Background to the report
In March 2020, the Chancellor announced in the Budget the government’s Coronavirus Business Interruption Loan Scheme (CBILS) in response to the economic challenges businesses faced as a result of the COVID-19 pandemic. This scheme offered financial support to small and medium-sized businesses across the UK that were losing revenue and seeing their cash flow disrupted. On 3 April, this scheme was extended to cover more businesses and to make it easier to access funds with the addition of the Coronavirus Large Business Interruption Loans Scheme (CLBILS). These schemes supported businesses to access loans, overdrafts and other types of finance. HM Treasury developed these two schemes with the Department for Business, Energy & Industrial Strategy (the Department) and the British Business Bank (the Bank). The Bank is responsible for accrediting lenders before they are allowed to make loans and it is responsible for the schemes’ ongoing administration, in consultation with HM Treasury and the Department.
Greensill Capital (UK) Limited (Greensill) was an accredited lender under both support schemes. It was a financier to Liberty Steel Group (Liberty Steel; part of the Gupta Family Group Alliance) and made several loans to companies within the Gupta Family Group Alliance through the CLBILS. On 8 March 2021, Greensill entered administration having “fallen into severe financial distress”. A range of commentators, including Members of Parliament and the media, have raised concerns relating to Greensill’s relationship with the government, including: Greensill’s engagement with public officials; whether the accreditation of Greensill to COVID-19 business support schemes was fair and transparent; and to whom Greensill made government-guaranteed loans, particularly in the steel industry, and the resultant level of taxpayer exposure through the guarantees.
Scope of the report
- provides background and context to the COVID-19 business support schemes in which Greensill participated (Part One);
- looks at the Bank’s consideration of Greensill’s application and accreditation to CBILS and CLBILS in particular, and the role of the Department (Part Two); and
- considers Greensill’s lending activity under those two schemes, and the Bank’s subsequent investigation into Greensill’s compliance with the scheme rules (Part Three).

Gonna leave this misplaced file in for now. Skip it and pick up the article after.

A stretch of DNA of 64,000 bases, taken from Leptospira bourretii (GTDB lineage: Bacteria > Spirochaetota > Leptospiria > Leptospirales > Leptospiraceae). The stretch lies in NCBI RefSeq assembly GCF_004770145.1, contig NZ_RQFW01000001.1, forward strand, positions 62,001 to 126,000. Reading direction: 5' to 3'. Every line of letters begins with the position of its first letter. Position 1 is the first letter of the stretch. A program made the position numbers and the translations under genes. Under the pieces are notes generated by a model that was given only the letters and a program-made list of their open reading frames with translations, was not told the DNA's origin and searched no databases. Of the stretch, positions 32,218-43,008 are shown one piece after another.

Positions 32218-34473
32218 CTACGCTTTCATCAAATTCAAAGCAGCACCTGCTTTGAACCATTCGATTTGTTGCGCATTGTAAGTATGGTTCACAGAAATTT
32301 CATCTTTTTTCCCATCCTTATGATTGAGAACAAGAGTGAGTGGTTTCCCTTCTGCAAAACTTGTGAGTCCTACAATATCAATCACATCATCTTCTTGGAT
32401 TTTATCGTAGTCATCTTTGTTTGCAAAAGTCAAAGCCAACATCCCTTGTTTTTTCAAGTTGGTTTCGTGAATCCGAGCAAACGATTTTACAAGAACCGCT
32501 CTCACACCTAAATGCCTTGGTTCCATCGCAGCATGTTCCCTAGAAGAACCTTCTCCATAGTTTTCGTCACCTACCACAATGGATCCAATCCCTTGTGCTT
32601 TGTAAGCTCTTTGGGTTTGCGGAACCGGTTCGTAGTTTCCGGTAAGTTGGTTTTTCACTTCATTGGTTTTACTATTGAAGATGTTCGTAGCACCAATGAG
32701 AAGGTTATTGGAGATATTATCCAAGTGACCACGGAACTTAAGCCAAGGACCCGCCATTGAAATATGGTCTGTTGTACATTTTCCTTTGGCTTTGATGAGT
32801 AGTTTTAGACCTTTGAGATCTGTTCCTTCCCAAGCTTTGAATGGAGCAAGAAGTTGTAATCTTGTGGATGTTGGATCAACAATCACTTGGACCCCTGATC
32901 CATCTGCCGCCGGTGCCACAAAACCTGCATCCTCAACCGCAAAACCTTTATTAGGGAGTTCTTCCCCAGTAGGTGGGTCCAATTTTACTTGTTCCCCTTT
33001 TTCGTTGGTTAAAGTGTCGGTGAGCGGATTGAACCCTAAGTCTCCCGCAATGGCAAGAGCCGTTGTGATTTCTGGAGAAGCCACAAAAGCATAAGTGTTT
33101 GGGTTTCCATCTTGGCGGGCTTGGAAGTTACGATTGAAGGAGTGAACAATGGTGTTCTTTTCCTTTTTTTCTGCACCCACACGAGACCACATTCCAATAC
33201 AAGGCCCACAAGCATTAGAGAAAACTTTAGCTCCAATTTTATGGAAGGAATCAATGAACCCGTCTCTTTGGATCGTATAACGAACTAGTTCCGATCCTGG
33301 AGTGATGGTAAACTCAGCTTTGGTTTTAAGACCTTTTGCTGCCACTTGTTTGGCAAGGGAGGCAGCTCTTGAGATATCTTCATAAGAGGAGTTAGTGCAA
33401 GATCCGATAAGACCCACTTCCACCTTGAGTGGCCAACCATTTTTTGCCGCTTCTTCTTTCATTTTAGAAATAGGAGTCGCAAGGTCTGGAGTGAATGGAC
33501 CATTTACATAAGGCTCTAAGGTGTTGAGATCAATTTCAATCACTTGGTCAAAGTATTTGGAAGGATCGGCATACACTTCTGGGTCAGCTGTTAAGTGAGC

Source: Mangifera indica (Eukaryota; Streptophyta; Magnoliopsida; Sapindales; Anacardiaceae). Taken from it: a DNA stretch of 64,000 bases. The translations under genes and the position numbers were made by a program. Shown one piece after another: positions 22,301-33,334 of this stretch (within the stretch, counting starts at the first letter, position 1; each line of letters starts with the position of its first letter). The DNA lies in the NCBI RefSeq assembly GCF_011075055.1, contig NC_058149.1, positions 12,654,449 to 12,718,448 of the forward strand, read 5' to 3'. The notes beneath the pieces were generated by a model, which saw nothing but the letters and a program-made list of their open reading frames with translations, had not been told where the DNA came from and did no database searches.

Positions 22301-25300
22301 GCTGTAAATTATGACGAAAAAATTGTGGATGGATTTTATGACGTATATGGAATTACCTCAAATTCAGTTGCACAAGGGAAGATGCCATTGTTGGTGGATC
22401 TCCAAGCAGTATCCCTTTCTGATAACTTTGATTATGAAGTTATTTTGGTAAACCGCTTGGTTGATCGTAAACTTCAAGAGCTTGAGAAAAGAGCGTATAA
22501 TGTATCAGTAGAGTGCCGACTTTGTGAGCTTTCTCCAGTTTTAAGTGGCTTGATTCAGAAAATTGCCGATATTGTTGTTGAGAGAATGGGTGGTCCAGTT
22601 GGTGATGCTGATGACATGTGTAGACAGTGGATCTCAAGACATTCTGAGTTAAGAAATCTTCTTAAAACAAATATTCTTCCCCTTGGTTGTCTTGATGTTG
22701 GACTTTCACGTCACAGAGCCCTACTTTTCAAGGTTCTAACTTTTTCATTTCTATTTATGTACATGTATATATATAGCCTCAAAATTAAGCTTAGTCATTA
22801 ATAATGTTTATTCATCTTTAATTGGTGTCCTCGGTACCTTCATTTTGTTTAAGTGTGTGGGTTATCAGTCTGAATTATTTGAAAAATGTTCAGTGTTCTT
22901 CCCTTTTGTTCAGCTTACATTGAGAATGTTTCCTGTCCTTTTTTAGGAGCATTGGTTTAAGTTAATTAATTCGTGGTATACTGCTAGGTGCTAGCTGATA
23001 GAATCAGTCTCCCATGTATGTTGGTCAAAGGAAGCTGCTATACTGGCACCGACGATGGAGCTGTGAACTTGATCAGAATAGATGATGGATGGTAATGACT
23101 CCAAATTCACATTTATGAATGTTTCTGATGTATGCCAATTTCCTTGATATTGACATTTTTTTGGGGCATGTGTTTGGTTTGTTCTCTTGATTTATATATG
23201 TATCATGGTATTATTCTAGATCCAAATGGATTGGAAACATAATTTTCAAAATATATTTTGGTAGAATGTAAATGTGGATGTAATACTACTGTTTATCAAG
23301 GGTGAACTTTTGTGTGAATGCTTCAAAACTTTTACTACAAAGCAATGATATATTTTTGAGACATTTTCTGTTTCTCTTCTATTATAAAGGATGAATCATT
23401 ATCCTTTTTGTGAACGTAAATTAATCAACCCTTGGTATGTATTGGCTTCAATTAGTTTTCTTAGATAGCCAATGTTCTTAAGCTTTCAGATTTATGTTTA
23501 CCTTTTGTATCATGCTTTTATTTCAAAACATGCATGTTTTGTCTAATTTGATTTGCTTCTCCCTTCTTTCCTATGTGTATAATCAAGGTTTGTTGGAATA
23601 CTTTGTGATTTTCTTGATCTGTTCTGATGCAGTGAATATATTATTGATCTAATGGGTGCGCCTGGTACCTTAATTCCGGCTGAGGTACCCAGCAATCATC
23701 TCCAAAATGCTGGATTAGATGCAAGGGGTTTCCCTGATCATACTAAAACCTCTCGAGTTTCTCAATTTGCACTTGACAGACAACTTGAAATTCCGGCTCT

This investigation does not explore wider concerns raised by commentators including Members of Parliament and the media around Greensill’s relationship with government. It also does not seek to examine the value for money of government’s COVID-19 business support schemes, nor the British Business Bank’s wider operation of these schemes.
Our review shows that the Bank followed a streamlined version of its established process for accrediting lenders for CLBILS when assessing Greensill’s application. That accreditation process was streamlined in response to the policy need to deliver money to businesses at pace during the pandemic. In the case of Greensill, applying a less streamlined and more sceptical accreditation process might have led the Bank to further question several of Greensill’s statements, including on: loan default rates; exposure to specific borrowers and product types; and its business model and ethical standards. Each were the subject of press reports prior to accreditation.
It is to the Bank’s credit that it quickly picked up the loans allegedly in breach of the scheme rules, and shows that the post-accreditation monitoring process was, in this case, effective. But had the Bank done more due diligence, including on the loans Greensill claimed it intended to make, it is possible that this situation could have been avoided.